The following grading system is used toϖ classify tumors: T0, no evidence of a
primary tumor; TIS, tumor in situ; and T1, T2, T3, and T4, according to the size
and involvement of the tumor; the higher the number, the greater the
involvement.

Pheochromocytoma is aϖ catecholamine-secreting neoplasm of the adrenal


medulla. It causes excessive production of epinephrine and norepinephrine.

Clinicalϖ manifestations of pheochromocytoma include visual disturbances,


headaches, hypertension, and elevated serum glucose level.

The patient shouldn’tϖ consume any caffeine-containing products, such as cola,


coffee, or tea, for at least 8 hours before obtaining a 24-hour urine sample for
vanillylmandelic acid.
A patient who is taking ColBenemid (probenecid and colchicine)ϖ for gout should
increase his fluid intake to 2,000 ml/day.

A mioticϖ such as pilocarpine is administered to a patient with glaucoma to


increase the outflow of aqueous humor, which decreases intraocular tension.

The drugϖ that’s most commonly used to treat streptococcal pharyngitis and
rheumatic fever is penicillin.

A patient with gout should avoid purine-containingϖ foods, such as liver and
other organ meats.

A patient who undergoesϖ magnetic resonance imaging lies on a flat platform


that moves through a magnetic field.

Laboratory values in patients who have bacterial meningitisϖ include increased


white blood cell count, increased protein and lactic acid levels, and decreased
glucose level.

Mannitol is a hypertonic osmoticϖ diuretic that decreases intracranial pressure.

The best method toϖ debride a wound is to use a wet-to-dry dressing and
remove the dressing after it dries.

The greatest risk for respiratory complications occurs afterϖ chest wall injury,
chest wall surgery, or upper abdominal surgery.

ϖ Secondary methods to prevent postoperative respiratory complications include


having the patient use an incentive spirometer, turning the patient, advising the
patient to cough and breathe deeply, and providing hydration.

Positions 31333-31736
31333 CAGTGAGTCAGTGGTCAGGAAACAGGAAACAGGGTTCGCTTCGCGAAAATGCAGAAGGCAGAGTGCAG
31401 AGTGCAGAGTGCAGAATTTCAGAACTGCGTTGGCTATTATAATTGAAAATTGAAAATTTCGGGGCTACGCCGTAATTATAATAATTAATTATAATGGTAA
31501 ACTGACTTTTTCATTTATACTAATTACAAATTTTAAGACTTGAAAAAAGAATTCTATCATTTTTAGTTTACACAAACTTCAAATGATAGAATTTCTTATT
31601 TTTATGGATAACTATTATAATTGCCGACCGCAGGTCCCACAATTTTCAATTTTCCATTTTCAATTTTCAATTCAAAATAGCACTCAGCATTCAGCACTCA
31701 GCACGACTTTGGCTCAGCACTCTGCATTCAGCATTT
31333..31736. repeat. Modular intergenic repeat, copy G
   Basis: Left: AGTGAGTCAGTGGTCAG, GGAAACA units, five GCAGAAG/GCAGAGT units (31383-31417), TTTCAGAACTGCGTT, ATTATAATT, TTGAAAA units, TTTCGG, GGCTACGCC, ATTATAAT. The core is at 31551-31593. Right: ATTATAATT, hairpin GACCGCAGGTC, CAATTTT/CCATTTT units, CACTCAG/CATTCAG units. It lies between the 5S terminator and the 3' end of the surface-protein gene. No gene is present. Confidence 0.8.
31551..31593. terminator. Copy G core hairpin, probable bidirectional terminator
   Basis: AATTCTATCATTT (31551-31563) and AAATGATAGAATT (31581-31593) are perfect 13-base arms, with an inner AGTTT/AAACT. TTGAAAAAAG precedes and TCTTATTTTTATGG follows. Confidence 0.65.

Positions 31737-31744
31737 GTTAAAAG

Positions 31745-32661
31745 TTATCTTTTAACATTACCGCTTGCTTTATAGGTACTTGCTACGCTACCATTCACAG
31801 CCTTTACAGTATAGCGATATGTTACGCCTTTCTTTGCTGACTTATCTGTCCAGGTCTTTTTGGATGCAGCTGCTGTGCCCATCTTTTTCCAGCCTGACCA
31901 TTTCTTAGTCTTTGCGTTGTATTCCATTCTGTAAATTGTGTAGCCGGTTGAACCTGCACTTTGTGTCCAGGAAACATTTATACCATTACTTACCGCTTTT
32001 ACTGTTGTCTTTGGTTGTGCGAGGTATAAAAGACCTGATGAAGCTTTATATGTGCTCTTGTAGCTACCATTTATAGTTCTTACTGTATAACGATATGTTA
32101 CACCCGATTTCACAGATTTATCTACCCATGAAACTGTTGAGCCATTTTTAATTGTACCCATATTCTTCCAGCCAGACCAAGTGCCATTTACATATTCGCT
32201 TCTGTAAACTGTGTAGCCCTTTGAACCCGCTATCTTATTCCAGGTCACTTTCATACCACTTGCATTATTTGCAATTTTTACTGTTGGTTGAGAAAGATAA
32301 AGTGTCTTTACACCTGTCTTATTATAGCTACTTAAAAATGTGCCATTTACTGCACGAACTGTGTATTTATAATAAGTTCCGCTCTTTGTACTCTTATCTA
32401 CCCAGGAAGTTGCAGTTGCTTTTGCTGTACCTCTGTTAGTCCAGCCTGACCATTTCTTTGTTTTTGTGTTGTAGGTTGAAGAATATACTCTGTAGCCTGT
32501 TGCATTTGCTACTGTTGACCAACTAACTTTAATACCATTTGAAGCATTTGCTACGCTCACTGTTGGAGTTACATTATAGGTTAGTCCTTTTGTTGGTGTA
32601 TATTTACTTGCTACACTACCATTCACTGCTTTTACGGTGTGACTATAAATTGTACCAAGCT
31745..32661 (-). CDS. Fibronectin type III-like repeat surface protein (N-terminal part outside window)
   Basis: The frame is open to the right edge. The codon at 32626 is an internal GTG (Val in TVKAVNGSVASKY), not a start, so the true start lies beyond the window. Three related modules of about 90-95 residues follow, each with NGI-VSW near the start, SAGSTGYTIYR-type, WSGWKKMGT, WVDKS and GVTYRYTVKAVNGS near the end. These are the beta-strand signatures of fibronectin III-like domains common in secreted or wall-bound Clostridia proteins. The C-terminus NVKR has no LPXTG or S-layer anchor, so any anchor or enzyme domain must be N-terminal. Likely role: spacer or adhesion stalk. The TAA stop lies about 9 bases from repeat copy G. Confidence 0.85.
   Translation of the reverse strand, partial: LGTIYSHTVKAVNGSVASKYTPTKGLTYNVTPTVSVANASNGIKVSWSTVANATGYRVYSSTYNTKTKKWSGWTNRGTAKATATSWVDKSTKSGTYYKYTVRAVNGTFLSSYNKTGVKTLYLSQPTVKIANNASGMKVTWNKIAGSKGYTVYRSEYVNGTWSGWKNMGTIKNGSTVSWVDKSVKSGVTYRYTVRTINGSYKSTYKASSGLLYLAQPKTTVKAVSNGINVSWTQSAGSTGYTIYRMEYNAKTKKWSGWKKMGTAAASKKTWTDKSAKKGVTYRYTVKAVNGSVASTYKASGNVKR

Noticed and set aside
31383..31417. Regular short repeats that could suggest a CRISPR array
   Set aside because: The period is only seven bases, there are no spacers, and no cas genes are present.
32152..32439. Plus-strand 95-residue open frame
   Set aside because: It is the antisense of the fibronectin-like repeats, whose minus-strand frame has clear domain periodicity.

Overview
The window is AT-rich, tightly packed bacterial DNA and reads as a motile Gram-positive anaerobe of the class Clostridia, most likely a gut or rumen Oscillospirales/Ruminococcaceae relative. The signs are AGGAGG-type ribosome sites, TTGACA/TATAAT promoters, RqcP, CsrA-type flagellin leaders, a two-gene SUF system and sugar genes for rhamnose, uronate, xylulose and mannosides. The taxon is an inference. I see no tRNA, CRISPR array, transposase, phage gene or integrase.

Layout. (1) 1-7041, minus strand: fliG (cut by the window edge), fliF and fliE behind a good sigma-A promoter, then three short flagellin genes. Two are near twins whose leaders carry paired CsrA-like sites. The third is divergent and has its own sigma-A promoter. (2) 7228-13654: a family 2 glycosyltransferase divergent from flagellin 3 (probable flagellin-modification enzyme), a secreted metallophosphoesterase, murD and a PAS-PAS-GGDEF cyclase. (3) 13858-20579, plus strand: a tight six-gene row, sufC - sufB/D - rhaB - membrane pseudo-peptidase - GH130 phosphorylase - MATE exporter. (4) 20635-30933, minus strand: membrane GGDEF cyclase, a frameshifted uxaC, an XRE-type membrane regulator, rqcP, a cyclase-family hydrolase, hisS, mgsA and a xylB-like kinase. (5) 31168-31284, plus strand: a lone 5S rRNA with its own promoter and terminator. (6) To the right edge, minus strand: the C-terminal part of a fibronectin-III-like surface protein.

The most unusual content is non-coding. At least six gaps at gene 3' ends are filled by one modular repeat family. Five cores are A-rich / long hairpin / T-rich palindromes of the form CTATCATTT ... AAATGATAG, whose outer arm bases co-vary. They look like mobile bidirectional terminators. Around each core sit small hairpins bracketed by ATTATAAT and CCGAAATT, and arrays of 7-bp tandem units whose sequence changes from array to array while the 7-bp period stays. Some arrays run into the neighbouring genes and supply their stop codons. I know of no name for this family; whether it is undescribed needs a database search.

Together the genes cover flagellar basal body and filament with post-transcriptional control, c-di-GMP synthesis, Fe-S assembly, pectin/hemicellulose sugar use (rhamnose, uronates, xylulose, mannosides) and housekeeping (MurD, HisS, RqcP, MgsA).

Aϖ characteristic of allergic inspiratory and expiratory wheezing is a dry,


hacking, nonproductive cough.

The incubation period for Rocky Mountainϖ spotted fever is 7 to 14 days.

Miconazole (Monistat) vaginalϖ suppository should be administered with the


patient lying flat.

Theϖ nurse should place the patient who is having a seizure on his side.

ϖ Signs of hip dislocation are one leg that’s shorter than the other and one leg
that’s externally rotated.

Anticholinergic medication is administeredϖ before surgery to diminish secretion


of saliva and gastric juices.

ϖ Extrapyramidal syndrome in a patient with Parkinson’s disease is usually


caused by a deficiency of dopamine in the substantia nigra.

In a burn patient,ϖ the order of concern is airway, circulation, pain, and


infection.

ϖ Hyperkalemia normally occurs during the hypovolemic phase in a patient who


has a serious burn injury.

Black feces in the burn patient are commonlyϖ related to Curling’s ulcer.

In a patient with burn injury, immediateϖ care of a full-thickness skin graft


includes covering the site with a bulky dressing.

The donor site of a skin graft should be left exposed to theϖ air.

Leaking around a T tube should be reported immediately to theϖ physician.

A patient who has Ménière’s disease should consume aϖ low-sodium diet.

In any postoperative patient, the priority of concernϖ is airway, breathing, and


circulation, followed by self-care deficits.

ϖ The symptoms of myasthenia gravis are most likely related to nerve


degeneration.

Symptoms of septic shock include cold, clammy skin;ϖ hypotension; and


decreased urine output.

Ninety-five percent of womenϖ who have gonorrhea are asymptomatic.

An adverse sign in a patientϖ who has a Steinmann’s pin in the femur would be
erythema, edema, and pain around the pin site.

Signs of chronic glaucoma include halos around lights,ϖ gradual loss of


peripheral vision, and cloudy vision.